Thursday, November 28, 2013

Happy Thanksgiving!

In honor of Thanksgiving, I’d like to share a few fun photos of Wild Turkeys, brought to you by our friends at The Yurt, John Woodyard and Melissa Renfro!


One of their recent arrivals is a leucistic Turkey, below:  

 



Last, but not least, here's a cool video of a couple of toms duking it out in April:

video

Have a Happy Thanksgiving, everybody!
--Jen



All pictures/videos on this post copyright and courtesy of John Woodyard.  Thanks!

Friday, November 22, 2013

Gray Vireos: A Coda


Gray Vireo, photo copyright & courtesy of Deb Vogt
Thanks, everyone, for the Gray Vireo emails and all the location info!  (Just so you know – I really use that location information, entering them into one of my databases – next year’s map will be including all of these new sites!) 

I wanted to share a few photos Deb Vogt sent me – in June, she found a pair of Gray Vireos and their nest down in southern Nevada.  She thought they were feeding a fledgling deep in the tree – one parent “cussed her out”, while the other sang.  I hadn’t seen a Gray Vireo nest before, so I was happy to finally get to see a picture, at least!  Thanks, Deb!


Happy birding,
Jen




Gray Vireo nest, copyright & courtesy of Deb Vogt















Wednesday, November 20, 2013

Gray Vireos: A Request To Keep Your Birding Eyes Peeled

An NBC point where Gray Vireos recorded

Gray Vireos are a favorite of mine (though, to be honest, there’s hardly a bird on Nevada’s species list I haven’t said that of, at one time or another!), breeding primarily within pinyon-juniper habitats in Nevada; juniper appears to be particularly important.  They’re also a species of conservation concern within the state, and Nevada supports an estimated 20% of the global population [1].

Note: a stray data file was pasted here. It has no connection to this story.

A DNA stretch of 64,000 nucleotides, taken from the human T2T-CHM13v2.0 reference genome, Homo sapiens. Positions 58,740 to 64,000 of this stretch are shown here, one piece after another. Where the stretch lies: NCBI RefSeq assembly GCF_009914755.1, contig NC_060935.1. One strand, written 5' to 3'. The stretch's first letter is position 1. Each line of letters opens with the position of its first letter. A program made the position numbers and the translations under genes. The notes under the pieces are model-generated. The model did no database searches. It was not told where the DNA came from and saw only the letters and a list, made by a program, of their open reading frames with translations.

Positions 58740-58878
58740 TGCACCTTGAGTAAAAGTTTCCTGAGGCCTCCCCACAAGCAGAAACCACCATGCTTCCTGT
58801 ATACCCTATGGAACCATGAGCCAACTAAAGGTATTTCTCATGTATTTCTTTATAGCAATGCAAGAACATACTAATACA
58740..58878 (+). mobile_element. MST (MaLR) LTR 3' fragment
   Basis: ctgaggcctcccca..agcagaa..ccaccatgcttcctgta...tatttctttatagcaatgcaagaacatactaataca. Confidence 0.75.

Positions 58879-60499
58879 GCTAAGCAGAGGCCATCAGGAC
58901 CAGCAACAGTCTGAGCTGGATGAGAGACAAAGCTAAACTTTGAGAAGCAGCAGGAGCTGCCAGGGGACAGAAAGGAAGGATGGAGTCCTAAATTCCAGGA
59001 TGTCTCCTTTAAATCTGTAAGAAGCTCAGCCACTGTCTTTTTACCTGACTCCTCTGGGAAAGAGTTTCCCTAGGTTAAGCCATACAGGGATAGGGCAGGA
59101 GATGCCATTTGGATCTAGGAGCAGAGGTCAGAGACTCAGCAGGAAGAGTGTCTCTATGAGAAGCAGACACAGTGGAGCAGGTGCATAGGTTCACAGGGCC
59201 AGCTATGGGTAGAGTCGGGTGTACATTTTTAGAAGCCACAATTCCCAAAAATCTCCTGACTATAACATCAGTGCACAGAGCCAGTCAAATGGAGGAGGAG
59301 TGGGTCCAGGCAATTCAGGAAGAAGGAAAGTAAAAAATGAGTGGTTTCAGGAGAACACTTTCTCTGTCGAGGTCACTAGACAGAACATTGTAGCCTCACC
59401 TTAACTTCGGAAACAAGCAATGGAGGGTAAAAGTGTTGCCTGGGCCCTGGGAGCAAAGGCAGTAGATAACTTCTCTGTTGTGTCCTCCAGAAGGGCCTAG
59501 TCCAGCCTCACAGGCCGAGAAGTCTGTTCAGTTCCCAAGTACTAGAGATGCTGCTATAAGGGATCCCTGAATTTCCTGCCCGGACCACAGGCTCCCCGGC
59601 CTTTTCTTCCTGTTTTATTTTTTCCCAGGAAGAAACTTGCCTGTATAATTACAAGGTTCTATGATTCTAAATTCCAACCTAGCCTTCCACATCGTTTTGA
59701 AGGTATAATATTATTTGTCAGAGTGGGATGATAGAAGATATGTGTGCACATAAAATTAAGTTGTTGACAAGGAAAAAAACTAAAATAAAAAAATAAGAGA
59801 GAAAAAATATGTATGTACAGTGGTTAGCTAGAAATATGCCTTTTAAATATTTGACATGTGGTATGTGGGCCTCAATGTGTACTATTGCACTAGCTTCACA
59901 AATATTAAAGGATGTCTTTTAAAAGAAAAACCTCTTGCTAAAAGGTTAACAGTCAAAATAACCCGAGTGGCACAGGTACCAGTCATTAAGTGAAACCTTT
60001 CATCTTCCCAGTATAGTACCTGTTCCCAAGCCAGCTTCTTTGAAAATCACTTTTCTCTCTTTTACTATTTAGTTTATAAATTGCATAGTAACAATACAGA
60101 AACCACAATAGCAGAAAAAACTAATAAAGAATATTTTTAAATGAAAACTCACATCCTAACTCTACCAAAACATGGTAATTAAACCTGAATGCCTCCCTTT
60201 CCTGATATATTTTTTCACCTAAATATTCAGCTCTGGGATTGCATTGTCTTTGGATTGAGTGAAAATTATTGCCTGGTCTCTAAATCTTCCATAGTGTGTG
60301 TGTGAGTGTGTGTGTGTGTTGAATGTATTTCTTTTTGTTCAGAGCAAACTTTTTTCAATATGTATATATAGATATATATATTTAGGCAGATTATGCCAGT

Another Gray Vireo location
These guys are ones I enjoy mapping, and every year, it seems I generate a “hmmm, let’s see what the data look like this year” map.   This morning, I was going through some data collected in the Pine Nuts earlier in the year, and saw that we have three more Gray Vireo records there.  So you can tell what’s coming next: my thoughts turned vireo-ward!  During the afternoon’s caffeine break, I dove into GIS, played with the data, and churned out the following maps.  The first one is of all our Gray Vireo locations recorded during the Nevada Bird Count (NBC) and Atlas [2] surveys, with confirmed breeding locations broken out.  





And yet another one!
You can see during the Atlas years all of the locations are down south and within the eastern mountains of the state.  During the past 10 or so years of the Nevada Bird Count, we’ve also been accumulating records within central/western Nevada, including along the Nevada/California border, north of the Mojave Desert.  The border locations are mostly from surveys completed during and after 2009.  The second map is of all of our NBC points and Atlas locations, for reference (including incidental locations). 

On to the request:  we don’t yet have confirmed breeding records for these northern/western locations, and I’m particularly interested in confirming the breeding status along the Nevada-California border.  We have probable breeding records in the north/central portion of the state, but the highest evidence we’ve so far recorded for the border mountains is singing and possible pairs.  If you find yourself hanging out in pinyon-juniper in May/June/July, keep your eyes and ears peeled for these guys -- and if you confirm breeding (e.g., carrying nesting material, nests/eggs/nestlings, parents carrying food/fecal sacs, recently-fledged juveniles), please do let me know!  … Then I’ll have a good excuse to make up another map!

Happy birding!
Jen

Gray Vireo Atlas and Nevada Bird Count locations, with confirmed breeding
Nevada Breeding Bird Atlas and Nevada Bird Count survey locations, including incidentals





[2]  Floyd et al. 2007.  Atlas of the Breeding Birds of Nevada.  University of Nevada Press, Reno.